Growing outdoors and Understanding Light hours.
Posted 02 October 2011 - 10:20 AM
When do I put my plants out?................................
If I put them out now already vegged , will they flower or RE-Veg?.............................
How early do I have to put my plants out to have Christmas buds?..........................
Can I plant out of season?..................
Please be aware that these guys grow in the Northern Hemisphere , so Months are not applicable here and latitude may vary depending on your location........
Does 12/12 mean anything outdoors?
Often I have seen new members(or members mostly experienced in indoors) post threads asking when 12/12 occurs outdoors. Often they say they are looking for the time of the season when their plants will start blooming outdoors, many times they are trying to use this date(Sept 21 Equinox) plus the strains indoor finishing time to determine the outdoor finishing time.
But of course it doesn't work that way, we know that most strains have started blooming long before Sept 21st, but there is even more reason why indoor finishing times can't be applied outdoors.
One thing to realize is that as the day lights length shortens, the plants speed up their blooming, since most plants start blooming long before 12/12, outdoor plants will take longer to set into blooming and to finish than their indoor grown sisters would. So basically, unless you live very near to the Equator, indoor finishing times will not be applicable outdoors.
Finishing times, Photoperiod, Latitude, and how it all works!!
We all know the basics of vegging and blooming Cannabis..... when the day is long and the night is short the plant concentrates on vegging(growing), when the day length shortens enough, the plant starts to bloom.
But how does all this work?
Why does the same strain finish at different times in different parts of the world? Does 12/12 really mean anything outdoors? Why is Latitude(or "Lat") so important to some growers? What is a "Auto-flowering" plant?
Lets get into the meat of the subject shall we?..............
The first thing to cover here is Photoperiod- Photoperiod is the ammount of time there is light in a 24 hour period. In Cannabis growing, Photoperiod is typically shown like this- 12/12 or 16/8, or 18/6, etc. The first number is usually the length of the lighted period, the second shows the balance of the 24 hours that is dark.
Outdoors the sun controls the Photoperiod. Its length changes through the seasons according to the movements of the sun in the sky, a matter of fact it causes the change in seasons. This brings us to......
Photoperiodism is the reaction of many flowering plants(including Cannabis) to changes in Photoperiod. Plants that experience Photoperiodism have pigment cells called Phytochrome that monitor the ammounts of light being absorbed by the plants(specificly the red end of the spectrum), and the length of day. Signals from the Phytochrome tell the plant to do many things, including to grow, bloom, and in the case of some trees, to loose their leaves and go dormant in Autum.
Most of these plants fall into three catergories concerning blooming times, that being- long day plants(blooms as day gets longer), short day plants(blooms as day gets shorter), and day neutral plants(blooming is not according to light cycles).
All Cannabis varieties are either "Short day", plants or "Auto-flowering" (known as "Day neutral" outside of the Cannabis community). So called "Auto-flowering" plants do not seem to take their blooming cues from the sun, and thus should be considered "Day neutral", as most seem to be geneticly programmed to bloom according to age insted.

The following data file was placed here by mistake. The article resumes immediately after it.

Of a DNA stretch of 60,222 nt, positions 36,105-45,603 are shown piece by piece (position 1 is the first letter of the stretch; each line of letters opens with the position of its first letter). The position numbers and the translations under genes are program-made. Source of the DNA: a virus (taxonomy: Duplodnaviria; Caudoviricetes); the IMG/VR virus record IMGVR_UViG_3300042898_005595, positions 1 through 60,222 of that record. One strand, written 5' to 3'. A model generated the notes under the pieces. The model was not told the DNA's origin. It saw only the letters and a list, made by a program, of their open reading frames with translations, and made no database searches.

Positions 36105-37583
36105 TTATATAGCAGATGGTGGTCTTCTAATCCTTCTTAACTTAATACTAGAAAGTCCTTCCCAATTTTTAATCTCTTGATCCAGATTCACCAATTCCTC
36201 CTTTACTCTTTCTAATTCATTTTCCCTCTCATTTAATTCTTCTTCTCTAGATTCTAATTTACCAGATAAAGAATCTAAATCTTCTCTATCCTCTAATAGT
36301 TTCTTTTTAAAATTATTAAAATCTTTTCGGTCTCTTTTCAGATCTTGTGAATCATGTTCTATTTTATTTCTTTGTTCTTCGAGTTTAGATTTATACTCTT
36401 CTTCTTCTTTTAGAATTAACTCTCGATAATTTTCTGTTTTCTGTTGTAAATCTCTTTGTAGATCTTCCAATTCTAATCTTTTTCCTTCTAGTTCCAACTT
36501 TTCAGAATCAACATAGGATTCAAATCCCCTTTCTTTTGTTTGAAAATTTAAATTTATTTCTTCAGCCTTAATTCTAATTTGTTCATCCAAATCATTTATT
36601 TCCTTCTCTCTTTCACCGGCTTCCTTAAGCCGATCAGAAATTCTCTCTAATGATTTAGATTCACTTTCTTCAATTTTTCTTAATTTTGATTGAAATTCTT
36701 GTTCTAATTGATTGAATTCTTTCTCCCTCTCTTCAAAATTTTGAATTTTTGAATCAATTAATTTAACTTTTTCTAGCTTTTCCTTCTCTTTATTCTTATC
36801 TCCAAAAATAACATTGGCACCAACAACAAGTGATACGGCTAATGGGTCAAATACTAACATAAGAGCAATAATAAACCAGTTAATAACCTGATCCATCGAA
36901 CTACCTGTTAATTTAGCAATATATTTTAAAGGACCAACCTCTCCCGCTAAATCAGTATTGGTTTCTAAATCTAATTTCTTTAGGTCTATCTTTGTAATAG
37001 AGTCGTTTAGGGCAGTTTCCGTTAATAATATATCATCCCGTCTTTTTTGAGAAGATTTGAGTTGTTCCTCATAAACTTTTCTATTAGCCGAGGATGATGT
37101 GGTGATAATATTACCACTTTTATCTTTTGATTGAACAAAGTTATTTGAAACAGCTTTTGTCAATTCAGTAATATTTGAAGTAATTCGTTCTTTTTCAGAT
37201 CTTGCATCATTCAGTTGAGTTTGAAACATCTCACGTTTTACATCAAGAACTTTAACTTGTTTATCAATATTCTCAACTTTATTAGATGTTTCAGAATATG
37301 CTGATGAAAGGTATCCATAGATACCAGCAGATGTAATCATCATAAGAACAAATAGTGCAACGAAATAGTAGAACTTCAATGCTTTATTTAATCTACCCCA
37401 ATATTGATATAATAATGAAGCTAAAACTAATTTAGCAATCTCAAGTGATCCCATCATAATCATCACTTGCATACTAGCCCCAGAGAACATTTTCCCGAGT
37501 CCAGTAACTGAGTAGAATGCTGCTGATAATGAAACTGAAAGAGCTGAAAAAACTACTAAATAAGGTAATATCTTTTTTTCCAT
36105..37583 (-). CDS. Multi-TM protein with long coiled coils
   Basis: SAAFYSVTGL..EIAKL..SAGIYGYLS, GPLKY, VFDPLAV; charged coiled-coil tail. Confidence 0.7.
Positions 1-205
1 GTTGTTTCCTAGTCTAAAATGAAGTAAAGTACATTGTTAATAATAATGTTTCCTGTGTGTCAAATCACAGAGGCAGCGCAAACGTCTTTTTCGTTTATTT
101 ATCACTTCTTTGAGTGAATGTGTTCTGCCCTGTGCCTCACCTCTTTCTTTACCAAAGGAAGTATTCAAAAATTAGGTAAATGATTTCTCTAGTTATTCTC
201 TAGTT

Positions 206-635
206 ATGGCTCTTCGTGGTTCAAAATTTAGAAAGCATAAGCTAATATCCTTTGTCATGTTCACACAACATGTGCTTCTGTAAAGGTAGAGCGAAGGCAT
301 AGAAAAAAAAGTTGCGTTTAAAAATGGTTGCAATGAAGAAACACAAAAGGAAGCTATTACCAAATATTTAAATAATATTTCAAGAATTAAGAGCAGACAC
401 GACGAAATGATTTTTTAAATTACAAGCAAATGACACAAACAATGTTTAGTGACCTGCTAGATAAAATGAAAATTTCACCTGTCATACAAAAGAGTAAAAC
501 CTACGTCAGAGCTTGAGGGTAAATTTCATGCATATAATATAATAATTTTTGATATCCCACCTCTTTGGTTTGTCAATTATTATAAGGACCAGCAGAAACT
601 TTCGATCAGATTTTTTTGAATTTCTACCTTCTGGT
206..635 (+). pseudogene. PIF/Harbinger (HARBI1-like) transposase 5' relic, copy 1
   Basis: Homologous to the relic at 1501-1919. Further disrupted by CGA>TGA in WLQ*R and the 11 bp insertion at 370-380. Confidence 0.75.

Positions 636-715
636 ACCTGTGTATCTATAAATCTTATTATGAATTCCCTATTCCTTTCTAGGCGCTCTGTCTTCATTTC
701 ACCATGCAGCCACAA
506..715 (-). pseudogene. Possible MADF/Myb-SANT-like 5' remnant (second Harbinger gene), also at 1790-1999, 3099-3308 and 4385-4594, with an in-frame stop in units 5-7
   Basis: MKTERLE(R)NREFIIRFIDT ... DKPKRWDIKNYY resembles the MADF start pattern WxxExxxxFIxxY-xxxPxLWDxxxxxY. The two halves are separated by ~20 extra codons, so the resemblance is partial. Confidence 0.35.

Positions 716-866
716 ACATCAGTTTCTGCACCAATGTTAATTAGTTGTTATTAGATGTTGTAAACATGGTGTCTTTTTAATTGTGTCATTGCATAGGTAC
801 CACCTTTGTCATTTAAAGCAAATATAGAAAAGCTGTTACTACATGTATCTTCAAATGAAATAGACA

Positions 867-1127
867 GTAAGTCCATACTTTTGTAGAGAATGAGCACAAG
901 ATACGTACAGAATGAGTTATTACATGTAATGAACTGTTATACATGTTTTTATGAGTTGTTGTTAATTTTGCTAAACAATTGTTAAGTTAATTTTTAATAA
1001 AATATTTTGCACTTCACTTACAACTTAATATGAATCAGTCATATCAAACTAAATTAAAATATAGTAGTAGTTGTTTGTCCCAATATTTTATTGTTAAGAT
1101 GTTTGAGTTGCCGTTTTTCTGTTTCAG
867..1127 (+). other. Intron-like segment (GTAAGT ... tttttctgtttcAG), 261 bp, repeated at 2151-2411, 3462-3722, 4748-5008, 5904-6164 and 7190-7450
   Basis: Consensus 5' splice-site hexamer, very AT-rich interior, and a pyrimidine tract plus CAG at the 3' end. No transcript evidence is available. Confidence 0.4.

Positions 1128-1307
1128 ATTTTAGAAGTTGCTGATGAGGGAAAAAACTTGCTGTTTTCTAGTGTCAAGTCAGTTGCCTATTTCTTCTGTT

The Sun, Latitude, and why the same plants finish different times at different points on the globe
The year as we know it is basicly the time it takes for the Earth to make a complete loop around the sun. As the Earth makes this loop it shifts on its axis, so that either the northern half or southern half(Hemispheres) have the longer photoperiod.
The shortest day of the year is called the Winter Solstice, this day occurs on December 21st in the northern half of the world, on the same day in the southern hemisphere they will have their Summer solstice, the longest day of the year. On June 21s it will be reversed, with the longest day of the year in the north(Summer solstice), and the shortest day in the south(Winter solstice).
Two days of the year are known as the equinoxes, one occurs March 21st and one on September 21st. These days represent the halfway point between the longest and shortest days of the year, on these days the day length is almost exactly 12/12 all over the world. If you are in the Northern hemisphere, Mar. 21 is the first day of Spring and September is the first day of Autum, reverse these dates in the southern hemisphere.
Latitude is the east-west lines you see on a globe or map of the earth, they are spaced about every 111 Kilometers starting at 0 degrees at the Equator, and graduating north and south from there (every 111 KM) to the north pole(90 Degrees North) and South pole(90 Degrees south).
Here is a link to Wikpedia explaining Latitude-
At the Equator the length of day doesn't change much from month to month, at both Solstices the length of day is about 12 hours, at both Equinoxes it is about 12 hours, almost perpetual 12/12.
Now lets take a look at Portland Oregon, this city sits near 45.4Â° N, which is about exactly halfway between the Equator(OÂ°) and the North pole(90Â°N).
At the Winter solstice, the length of day is 8h 41m, at Summer solstice the day length is 15h 41m, and at the Equinoxes it is 12h 12m.
And now lets look at Anchorage Alaska, this city sits at 61.2Â° N, a little over 2/3 of the way to the North pole(90Â° N) from the Equator(0Â°).
At the Winter Solstice the day length is 5h 27m, at Summer solstice the day length is 19h 22m, and the Equinoxes are 12h 18m.